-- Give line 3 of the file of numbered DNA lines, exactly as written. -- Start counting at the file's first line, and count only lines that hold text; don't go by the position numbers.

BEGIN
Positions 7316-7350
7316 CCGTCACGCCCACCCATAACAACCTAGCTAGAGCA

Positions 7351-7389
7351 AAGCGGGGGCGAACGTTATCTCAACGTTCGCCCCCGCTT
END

Positions 7351-7389